I live one block east of Main on Quebec. We did not have leaf removal before the snow, and we have had no snow removal or any type of de-icing measures from the start of the first snow. The recycling was not picked up for over 2 weeks prior to Christmas. We left for holidays on Dec 24 and dragged the boxes etc back in, so not sure if there was pick up the week of Dec 26 or not.

I called Smithrite 3 times in the lead up to Christmas eve, and each time was assured the trucks were “coming that day,” but never showed up…

From Megan Reiter in east Vancouver:

Reported our intersection (Prince Albert @ 11th Ave.) via VanConnect app yesterday. Sheer ice, even worse than the adjacent streets, which are also bad. Curious to see if there’s any action today.
21h 21 hours ago

From someone who runs a business in Strathcona:

Walk 9 block to bus each day. Today was the worst. Once you get to Cambridge, all intersections north on Kootenay are solid ice. Some sidewalks not cleared for a month now. Slipped after the first snowfall. Landed flat on my back. Hit as hard as one can without breaking ribs. Still hurts when I cough. Watched a snowplow slide on our street just before xmas, hitting a neighbours car. Garbage only picked up twice in December.

Dave Pasin ‏@dave_pasin 11m11 minutes ago
@fabulavancouver hi fabula HPNY near Lord Nelson school on east side, icy sidewalks, icy roads, no garbage or recycling since end nov/16

Jamie ‏@JamieLyall 16h16 hours ago
@fabulavancouver My last garbage pickup was November 23rd. I am not optimistic for next scheduled pickup on January 5th.

You’d think a private school would salt the sidewalks around it so people don’t fall. #icerink #bylaws #fraseracademy @CityofVancouver




Categories: Uncategorized

  • Morven

    It all goes to show that the City of Vancouver lacks the bureaucratic agility to cope with unexpected events – I shudder at thinking of their earthquake planning.

  • You of course mean homeowners and businesses within the City of Vancouver who aren’t clearing their sidewalks, as required by law.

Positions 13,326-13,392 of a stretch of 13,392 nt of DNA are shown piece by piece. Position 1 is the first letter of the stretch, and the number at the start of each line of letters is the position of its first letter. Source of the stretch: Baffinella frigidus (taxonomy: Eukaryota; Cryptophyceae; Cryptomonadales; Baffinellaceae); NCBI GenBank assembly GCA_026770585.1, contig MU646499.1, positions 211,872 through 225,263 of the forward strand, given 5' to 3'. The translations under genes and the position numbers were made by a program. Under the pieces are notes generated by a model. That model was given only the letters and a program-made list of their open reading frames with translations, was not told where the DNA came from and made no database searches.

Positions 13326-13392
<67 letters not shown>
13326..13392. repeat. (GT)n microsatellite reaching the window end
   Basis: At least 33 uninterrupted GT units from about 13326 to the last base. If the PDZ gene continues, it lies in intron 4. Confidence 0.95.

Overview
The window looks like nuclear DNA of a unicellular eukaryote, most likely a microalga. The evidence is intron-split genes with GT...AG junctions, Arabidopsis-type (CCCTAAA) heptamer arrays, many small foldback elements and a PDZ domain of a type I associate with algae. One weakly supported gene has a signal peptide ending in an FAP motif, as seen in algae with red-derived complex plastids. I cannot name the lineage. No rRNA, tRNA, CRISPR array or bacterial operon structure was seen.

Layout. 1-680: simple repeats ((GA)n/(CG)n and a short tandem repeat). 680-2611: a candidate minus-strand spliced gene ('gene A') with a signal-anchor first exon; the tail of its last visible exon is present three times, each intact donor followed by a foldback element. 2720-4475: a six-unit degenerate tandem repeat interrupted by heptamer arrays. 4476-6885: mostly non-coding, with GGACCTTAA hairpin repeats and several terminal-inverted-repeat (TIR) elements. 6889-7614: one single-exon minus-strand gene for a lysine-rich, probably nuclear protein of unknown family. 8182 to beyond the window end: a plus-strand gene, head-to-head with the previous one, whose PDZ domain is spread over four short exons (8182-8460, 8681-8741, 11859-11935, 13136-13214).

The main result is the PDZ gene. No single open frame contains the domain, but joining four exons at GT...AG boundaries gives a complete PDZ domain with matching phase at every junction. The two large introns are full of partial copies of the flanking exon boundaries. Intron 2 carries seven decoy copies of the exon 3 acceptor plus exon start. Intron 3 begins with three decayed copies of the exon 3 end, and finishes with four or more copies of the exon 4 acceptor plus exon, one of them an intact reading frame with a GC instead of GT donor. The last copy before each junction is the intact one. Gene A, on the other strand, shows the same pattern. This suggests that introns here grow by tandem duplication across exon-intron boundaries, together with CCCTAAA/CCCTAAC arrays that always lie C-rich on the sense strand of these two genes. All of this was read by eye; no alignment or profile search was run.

As for side streets, most municipalities are experiencing similar situations as you’ll note from the anecdotes above.

    And those supposedly “agile” private sector stores? They’ve also run out of salt.

    Sometimes Mother Nature is fickle.

  • A Taxpayer

    It is hard to believe that just because Vancouverites pay exorbitant property taxes which the COV says are necessary to pay competent staff to provide the services taxpayers demand, taxpayers insist on dwelling on the failures of the COV in such mundane matters as garbage collection, snow removal and ensuring city streets and lanes are passable. There are many more important matters that require the full attention of the City:

    – Stopping climate change;
    – Planning to build sea barriers in anticipation of higher sea levels due to climate change;
    – Ending homelessness;
    – Combating the fentanyl crisis;
    – Earthquake preparedness (I thought maybe these activities would be relevant to winter weather preparedness but clearly that is not the case);
    – Regulating the retail sale of marijuana;
    – Getting the name of Trump Tower changed.

    Just to name a few.

    Sure some goals like stopping climate change are impossible to achieve (but don’t we have a moral obligation to try whatever the cost to the economy?) and others are the responsibility of senior levels of government and require their support but do we really want to waste the talents of our councillors worrying about trivial matters like why the City can’t organize the distribution of salt without screwing up?

    Now don’t all you complainers feel ashamed of yourselves?

  • A Taxpayer

    The City is also required to comply with the snow removal bylaw. Oh that’s right, they would only be paying the fine to themselves wouldn’t they.